Saul Marquez:
Outstanding, Tara. Well, couldn’t agree with you more. Now is the time. Just take your own health in your own hands and make the most out of it all. The resources you heard today could be found in the show notes. Just make sure to type in Tara and Cardinal Health inside of the search bar and you’ll find all the links there. Tara, thank you so much for the work that you and your team do to make health care better for us.

Tara Herington:
Thank you all for having us today. And this is you have a great forum here and I appreciate being a part of it. Thank you.

Saul Marquez:
Hey, Outcomes Rocket listener, Saul Marquez here. I get what a phenomenal asset a podcast could be for your business and also how frustrating it is to navigate editing and production, monetization and achieving the ROI you’re looking for. Technical busywork shouldn’t stop you from getting your genius into the world, though. You should be able to build your brand easily with the professional podcast that gets attention. A patched-up podcast could ruin your business. Let us do the technical busy work behind the scenes while you share your genius on the mic and take the industry stage. Visit smoothpodcasting.com to learn more. That’s smoothpodcasting.com to learn more.

Automatically convert your audio files to text with Sonix. Sonix is the best online, automated transcription service.

Sonix uses cutting-edge artificial intelligence to convert your mp3 files to text.

Rapid advancements in speech-to-text technology has made transcription a whole lot easier. Lawyers need to transcribe their interviews, phone calls, and video recordings. Most choose Sonix as their speech-to-text technology. Transcribing by hand is no longer necessary; put away those headphones. Sometimes you don’t have super fancy audio recording equipment around; here’s how you can record better audio on your phone. Manual audio transcription is tedious and expensive. Automated transcription with the best customer support team to help you at every step of the way.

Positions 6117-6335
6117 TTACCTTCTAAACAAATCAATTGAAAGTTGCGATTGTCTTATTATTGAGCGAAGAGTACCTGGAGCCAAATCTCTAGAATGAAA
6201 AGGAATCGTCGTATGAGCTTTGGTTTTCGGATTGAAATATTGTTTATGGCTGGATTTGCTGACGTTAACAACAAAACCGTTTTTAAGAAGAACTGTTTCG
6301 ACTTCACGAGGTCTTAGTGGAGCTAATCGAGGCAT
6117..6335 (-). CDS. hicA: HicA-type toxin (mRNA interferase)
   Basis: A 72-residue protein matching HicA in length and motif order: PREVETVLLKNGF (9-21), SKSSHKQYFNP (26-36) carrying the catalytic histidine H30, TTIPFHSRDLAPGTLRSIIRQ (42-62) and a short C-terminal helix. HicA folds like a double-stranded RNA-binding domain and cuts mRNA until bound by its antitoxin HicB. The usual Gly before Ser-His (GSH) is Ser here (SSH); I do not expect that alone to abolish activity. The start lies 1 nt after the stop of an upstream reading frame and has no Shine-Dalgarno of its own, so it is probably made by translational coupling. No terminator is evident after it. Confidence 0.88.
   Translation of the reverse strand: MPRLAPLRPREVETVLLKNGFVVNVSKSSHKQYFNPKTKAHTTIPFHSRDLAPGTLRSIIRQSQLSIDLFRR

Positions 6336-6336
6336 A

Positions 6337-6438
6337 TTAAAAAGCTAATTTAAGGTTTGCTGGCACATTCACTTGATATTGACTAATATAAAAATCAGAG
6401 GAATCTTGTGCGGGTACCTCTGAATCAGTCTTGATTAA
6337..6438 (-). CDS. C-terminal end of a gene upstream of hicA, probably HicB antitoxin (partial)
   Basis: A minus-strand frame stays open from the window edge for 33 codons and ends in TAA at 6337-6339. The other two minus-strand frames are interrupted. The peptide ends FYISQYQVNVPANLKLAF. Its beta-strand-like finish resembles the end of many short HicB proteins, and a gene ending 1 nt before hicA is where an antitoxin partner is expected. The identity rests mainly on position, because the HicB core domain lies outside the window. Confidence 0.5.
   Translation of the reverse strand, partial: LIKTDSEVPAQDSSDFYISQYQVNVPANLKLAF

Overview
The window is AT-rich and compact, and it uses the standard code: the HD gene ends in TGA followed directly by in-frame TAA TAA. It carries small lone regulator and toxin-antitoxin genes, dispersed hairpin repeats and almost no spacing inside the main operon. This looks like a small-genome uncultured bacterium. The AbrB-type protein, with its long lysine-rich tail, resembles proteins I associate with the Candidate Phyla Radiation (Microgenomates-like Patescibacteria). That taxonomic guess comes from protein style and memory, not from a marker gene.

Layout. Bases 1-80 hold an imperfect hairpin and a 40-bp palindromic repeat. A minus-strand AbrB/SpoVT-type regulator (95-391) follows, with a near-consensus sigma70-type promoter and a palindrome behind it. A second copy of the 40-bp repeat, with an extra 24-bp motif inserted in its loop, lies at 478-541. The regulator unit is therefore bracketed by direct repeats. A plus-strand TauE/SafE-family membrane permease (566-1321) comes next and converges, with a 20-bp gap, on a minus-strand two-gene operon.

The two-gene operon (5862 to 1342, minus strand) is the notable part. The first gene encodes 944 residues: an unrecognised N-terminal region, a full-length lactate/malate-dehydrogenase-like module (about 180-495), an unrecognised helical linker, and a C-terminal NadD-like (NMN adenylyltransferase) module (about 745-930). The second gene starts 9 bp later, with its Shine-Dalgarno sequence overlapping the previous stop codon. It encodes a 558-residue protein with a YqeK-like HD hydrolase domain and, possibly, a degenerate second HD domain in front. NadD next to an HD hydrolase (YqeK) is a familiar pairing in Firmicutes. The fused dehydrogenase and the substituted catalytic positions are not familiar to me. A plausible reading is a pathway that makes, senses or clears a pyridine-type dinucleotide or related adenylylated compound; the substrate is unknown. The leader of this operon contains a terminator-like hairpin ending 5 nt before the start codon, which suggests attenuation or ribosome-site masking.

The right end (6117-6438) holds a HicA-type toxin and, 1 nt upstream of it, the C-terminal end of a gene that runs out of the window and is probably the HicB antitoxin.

Automated algorithms have improved a lot over the past decade. Automated transcription is better when you can easily collaborate and share the transcripts; our powerful permissioning system makes collaboration a breeze. Sonix has the world’s best audio transcription platform with features focused on collaboration. Sonix’s automated transcription is fast, easy, and accurate.

Sonix uses cutting-edge artificial intelligence to convert your mp3 files to text.

Sonix is the best online audio transcription software in 2021—it’s fast, easy, and affordable.

If you are looking for a great way to convert your audio to text, try Sonix today.


Things You’ll Learn

  • We can’t ever forget that at the heart of anything we do in health care as practitioners, that we need to make sure that patients stay at the heart.
  • Consider ways to leverage technology to impact patients in the right way. 
  • It’s incumbent to all who are in health care to get the word out that chronic care patients need extra attention during this time to ensure they don’t fall through the cracks of the health care system.
  • Many patients don’t even know what assistance is available to them.
  • Support programs and patient resources need to be made more widely available.
  • Patients can and should be encouraged to advocate on their own behalf with payers.
  • True patient empowerment is long overdue.

 

Resources

www.cardinalhealth.com/sonexus

https://www.linkedin.com/in/tara-herington-rn-9b724919/

Resources for patients if they want to find out whether there is a patient assistance program for their prescription medicine:

https://www.needymeds.org/

https://medicineassistancetool.org/en